Wallace Stevens: Thirteen Ways of Looking At a Blackbird

(1882 words)

One of the most perplexing and elusive poems in Wallace Stevens’ Harmonium (1923), “Thirteen Ways of Looking at a Blackbird” has often been noted to allude “humorously to the Cubists’ practice of incorporating into unity and stasis a number of possible views of the subject observed over a span of time” (Buttel, 1967, p. 165). Whether in fact humorously or not, the poem is certainly intellectually amusing; it revolves around separate visual moments in which the subject – one or more blackbirds – is present in increasingly idiosyncratic ways. It was first published in 1917 in a breakthrough anthology which also promoted the works of T.S. Eliot, Mina Loy, Marianne Moore, Carl Sandburg a…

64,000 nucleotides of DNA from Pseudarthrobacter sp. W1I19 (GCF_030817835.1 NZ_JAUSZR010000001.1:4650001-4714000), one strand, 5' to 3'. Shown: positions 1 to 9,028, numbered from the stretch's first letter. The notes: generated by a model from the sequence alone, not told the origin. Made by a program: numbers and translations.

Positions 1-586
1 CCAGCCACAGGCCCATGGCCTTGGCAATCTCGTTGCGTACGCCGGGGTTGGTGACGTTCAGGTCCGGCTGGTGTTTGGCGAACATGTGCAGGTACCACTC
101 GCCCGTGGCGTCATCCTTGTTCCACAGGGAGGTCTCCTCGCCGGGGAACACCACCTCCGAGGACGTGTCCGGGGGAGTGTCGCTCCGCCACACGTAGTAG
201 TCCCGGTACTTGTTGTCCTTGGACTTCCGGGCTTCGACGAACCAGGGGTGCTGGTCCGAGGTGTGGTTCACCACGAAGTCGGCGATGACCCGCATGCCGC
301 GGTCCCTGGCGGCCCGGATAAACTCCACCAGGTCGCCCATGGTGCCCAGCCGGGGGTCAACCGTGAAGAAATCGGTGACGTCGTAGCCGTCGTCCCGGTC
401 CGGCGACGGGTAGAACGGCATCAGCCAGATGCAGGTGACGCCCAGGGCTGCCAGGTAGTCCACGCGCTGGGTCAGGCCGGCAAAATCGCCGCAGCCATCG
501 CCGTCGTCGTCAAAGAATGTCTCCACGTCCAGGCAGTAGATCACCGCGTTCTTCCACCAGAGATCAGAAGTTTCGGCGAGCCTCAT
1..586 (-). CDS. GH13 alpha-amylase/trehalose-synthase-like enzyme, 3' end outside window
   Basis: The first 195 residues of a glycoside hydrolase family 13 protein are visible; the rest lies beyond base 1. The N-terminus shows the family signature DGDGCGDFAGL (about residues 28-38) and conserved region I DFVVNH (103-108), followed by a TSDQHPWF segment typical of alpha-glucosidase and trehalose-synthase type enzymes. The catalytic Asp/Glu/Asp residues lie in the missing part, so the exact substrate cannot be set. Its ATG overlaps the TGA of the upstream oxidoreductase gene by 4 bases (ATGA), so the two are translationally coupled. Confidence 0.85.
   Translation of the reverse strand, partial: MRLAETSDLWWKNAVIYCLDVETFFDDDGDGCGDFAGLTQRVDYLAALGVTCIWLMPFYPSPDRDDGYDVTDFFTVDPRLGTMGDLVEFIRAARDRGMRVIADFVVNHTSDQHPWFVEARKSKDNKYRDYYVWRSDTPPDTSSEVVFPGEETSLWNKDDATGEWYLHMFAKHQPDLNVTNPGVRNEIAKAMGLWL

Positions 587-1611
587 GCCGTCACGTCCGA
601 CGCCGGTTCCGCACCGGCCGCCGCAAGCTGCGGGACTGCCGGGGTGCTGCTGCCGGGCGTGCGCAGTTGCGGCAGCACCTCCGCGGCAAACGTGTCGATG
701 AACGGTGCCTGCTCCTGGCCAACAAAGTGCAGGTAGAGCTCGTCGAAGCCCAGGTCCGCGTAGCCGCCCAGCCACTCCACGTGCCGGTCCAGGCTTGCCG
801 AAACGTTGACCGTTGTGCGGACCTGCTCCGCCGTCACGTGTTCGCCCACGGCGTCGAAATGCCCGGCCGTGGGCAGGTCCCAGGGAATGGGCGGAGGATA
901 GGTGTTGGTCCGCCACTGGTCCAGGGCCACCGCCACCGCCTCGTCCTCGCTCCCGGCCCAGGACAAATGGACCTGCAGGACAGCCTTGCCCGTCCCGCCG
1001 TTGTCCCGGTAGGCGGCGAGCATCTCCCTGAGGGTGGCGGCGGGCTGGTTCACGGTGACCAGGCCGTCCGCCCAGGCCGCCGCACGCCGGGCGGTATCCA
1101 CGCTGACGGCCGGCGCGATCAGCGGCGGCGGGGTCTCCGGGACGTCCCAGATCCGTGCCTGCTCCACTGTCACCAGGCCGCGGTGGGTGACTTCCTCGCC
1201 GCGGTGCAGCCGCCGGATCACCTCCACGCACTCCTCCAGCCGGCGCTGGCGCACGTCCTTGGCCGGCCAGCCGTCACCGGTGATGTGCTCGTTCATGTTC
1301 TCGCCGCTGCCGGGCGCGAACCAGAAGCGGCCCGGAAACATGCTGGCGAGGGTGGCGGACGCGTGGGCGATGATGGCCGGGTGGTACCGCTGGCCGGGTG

Please log in to consult the article in its entirety. If you are not a subscriber, please click here to read about membership. All our articles have been written recently by experts in their field, more than 95% of them university professors.

Citation:
Jiménez Muñoz, Antonio José. "Thirteen Ways of Looking At a Blackbird". The Literary Encyclopedia. First published 08 March 2013
[http://www.litencyc.com/php/sworks.php?rec=true&UID=8282, accessed 01 August 2014.]